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Eating healthy foods is generally considered to be positive. After all, it helps you maintain healthy skin, hair, and nails, keeps bone density at optimum levels, and prevents dangerous weight gain that may lead to obesity, which in turn can lead to other health risks. If you’re honest, having a healthy physique also improves your mood. 

In 2013 I was at my heaviest, almost 170 lbs. I was on anti-depressant medication, eating everything in sight, often others’ leftovers too, and not giving my increasing frame or shortness of breath a second thought. One day I stood in front of the mirror, fighting with my size 14 jeans and decided this is it, I’m going to join a gym. I thought it would be torture, but I turned out loving it. As I began to shed the extra pounds, my mental health improved (or so it appeared). So much so, that I was able to wean off my medication. I was eating healthy, exercising regularly, and loving my new-found zest for life. But…

I became obsessed with eating only healthy foods. If I went grocery shopping, I would spend countless hours comparing the nutritional value on product labels. For example, I would opt for a more expensive brand of peanut butter, because it contained less sugar or salt, even though it was higher in calories. The obsessive shopping behaviour resulted in my friends not wanting to go to the store with me. It didn’t stop there.

As far as possible I refused to eat any vegetables that had been frozen or canned unless I had bought them fresh, blanched them, and then froze or preserved them. I also only wanted to eat in places where I could see my food being prepared. I needed to know the kitchen was clean and see that what was going to end up in my plate wasn’t a shortcut to a heart attack or diabetes.

Before I’d lost the weight, my friends and I would go out once a month to a restaurant for dinner and a glass of wine. My invitations to these regular get-togethers stopped coming. I couldn’t understand why, and when I did ask the answer shocked me: we don’t want to be around you anymore; you have a problem with food. You’re forever telling us what we should be eating or drinking. You’ve changed.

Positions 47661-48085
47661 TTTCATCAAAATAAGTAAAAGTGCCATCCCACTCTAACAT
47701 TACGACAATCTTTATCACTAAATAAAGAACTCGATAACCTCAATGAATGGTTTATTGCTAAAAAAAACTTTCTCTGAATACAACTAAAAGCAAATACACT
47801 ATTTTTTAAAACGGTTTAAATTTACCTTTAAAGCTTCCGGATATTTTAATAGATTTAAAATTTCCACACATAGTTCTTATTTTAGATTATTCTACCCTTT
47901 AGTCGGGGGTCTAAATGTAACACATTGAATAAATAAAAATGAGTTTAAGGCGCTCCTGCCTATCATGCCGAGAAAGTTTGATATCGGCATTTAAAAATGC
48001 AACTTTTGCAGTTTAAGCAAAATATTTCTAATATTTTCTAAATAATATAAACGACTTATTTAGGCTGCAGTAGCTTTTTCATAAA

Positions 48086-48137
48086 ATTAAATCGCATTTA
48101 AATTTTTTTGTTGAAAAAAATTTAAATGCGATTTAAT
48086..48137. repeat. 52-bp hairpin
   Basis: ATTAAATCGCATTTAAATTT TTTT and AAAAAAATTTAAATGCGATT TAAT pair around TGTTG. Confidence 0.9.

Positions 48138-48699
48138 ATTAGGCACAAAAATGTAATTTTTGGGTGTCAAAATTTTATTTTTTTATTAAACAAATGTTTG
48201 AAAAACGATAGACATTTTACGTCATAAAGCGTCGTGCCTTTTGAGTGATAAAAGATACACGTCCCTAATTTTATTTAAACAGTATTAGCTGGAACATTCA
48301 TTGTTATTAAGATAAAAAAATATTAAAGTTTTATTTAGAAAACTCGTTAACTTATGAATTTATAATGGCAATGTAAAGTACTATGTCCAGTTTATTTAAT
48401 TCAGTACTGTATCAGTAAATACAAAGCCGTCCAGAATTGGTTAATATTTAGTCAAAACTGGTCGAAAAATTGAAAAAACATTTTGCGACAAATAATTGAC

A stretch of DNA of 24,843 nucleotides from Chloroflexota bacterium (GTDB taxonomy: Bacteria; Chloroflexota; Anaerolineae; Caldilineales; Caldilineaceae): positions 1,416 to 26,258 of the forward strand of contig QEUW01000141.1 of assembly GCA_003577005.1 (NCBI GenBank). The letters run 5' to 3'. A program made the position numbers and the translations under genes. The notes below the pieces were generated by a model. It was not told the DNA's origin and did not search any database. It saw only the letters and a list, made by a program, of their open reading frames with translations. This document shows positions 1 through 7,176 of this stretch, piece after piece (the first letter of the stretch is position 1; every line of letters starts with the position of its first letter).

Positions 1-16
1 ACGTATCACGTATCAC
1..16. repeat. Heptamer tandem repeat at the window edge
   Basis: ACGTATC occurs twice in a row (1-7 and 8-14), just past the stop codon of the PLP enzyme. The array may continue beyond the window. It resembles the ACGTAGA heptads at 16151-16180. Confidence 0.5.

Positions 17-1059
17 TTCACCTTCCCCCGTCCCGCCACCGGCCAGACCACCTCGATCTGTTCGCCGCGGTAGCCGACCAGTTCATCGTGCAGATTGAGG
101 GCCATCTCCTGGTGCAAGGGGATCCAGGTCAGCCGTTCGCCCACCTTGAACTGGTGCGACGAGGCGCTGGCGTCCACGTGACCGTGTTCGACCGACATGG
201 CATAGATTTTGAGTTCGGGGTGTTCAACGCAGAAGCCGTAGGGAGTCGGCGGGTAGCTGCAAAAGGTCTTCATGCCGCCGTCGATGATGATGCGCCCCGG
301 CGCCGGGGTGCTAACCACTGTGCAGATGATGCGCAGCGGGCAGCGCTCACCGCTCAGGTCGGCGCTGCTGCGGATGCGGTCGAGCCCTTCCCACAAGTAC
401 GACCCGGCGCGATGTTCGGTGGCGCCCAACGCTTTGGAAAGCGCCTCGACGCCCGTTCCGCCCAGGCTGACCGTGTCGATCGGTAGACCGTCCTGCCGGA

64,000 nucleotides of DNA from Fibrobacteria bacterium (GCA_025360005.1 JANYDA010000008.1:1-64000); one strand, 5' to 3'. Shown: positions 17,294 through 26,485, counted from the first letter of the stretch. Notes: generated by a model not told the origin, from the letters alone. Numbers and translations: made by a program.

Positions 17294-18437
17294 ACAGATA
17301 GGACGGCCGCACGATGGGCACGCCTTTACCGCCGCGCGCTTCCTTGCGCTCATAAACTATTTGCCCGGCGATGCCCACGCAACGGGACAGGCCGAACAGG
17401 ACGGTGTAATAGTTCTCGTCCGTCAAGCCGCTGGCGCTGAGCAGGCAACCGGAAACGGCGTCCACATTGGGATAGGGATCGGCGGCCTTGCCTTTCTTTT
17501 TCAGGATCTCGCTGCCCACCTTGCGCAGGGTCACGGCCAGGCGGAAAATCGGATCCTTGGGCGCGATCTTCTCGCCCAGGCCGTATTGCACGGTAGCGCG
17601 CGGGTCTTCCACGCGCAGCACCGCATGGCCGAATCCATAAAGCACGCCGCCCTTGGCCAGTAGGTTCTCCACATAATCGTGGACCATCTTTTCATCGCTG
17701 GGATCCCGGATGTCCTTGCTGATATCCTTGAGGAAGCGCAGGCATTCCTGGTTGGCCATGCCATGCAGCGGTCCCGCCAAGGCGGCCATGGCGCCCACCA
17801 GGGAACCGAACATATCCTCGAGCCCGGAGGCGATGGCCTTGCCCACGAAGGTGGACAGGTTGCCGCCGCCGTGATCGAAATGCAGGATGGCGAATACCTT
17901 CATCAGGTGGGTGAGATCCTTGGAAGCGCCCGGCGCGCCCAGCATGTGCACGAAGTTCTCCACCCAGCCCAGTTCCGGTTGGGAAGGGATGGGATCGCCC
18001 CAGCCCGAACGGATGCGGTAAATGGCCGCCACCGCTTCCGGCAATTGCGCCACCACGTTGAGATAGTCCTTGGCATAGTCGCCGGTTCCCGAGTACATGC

It seemed ludicrous. A problem? Me? The healthiest one in the circle of friends? Never! In my mind, people who had problems with food were those with eating disorders. What I didn’t know was that an obsession with healthy eating can be an eating disorder in its own right: Orthorexia.  

A friend politely steered me in the direction of researching the condition and I was shocked to see how many of the boxes I ticked.

  • I ate only healthy foods, and if I so much as looked at a chocolate, I would immediately feel ashamed of myself,
  • I had ‘juicing’ days, because my body needed a ‘cleanse’;
  • I berated other peoples’ food choices,
  • I had to be in control of my food all the time, and
  • My relationships were suffering, or almost non-existent

I clearly needed help, and I got it. Today I no longer gym five times a week. I take a walk around my neighbourhood or along the beach. Sometimes, if the weather is nice, I have an ice-cream, followed by a hearty meal afterwards. That supper could be anything from fish and salad now, to a burger and chips. 

I’m grateful to the friend who called me out. Without her giving me a reality check, who knows what my physical and mental state would have been by now? I’m grateful to her and the counsellor that helped me. One of the biggest lessons I learned from the experience, that having everything in moderation is much healthier for both body and mind.

If you are looking for support with disordered eating or an eating disorder, get in touch with Bristol Counselling and Psychotherapy.

Priscilla is a regular 40-something South African with extensive qualifications in Import and Export management and is currently employed as a Marketing Assistant for the largest producer of ostrich leather in the world. She also possesses certification in the fields of proofreading and copy-editing. Her biggest aspiration is to one day travel far and wide and share her stories.

All photos contained within this blog are Priscilla’s own, unless otherwise specified, and may not be used without prior permission.

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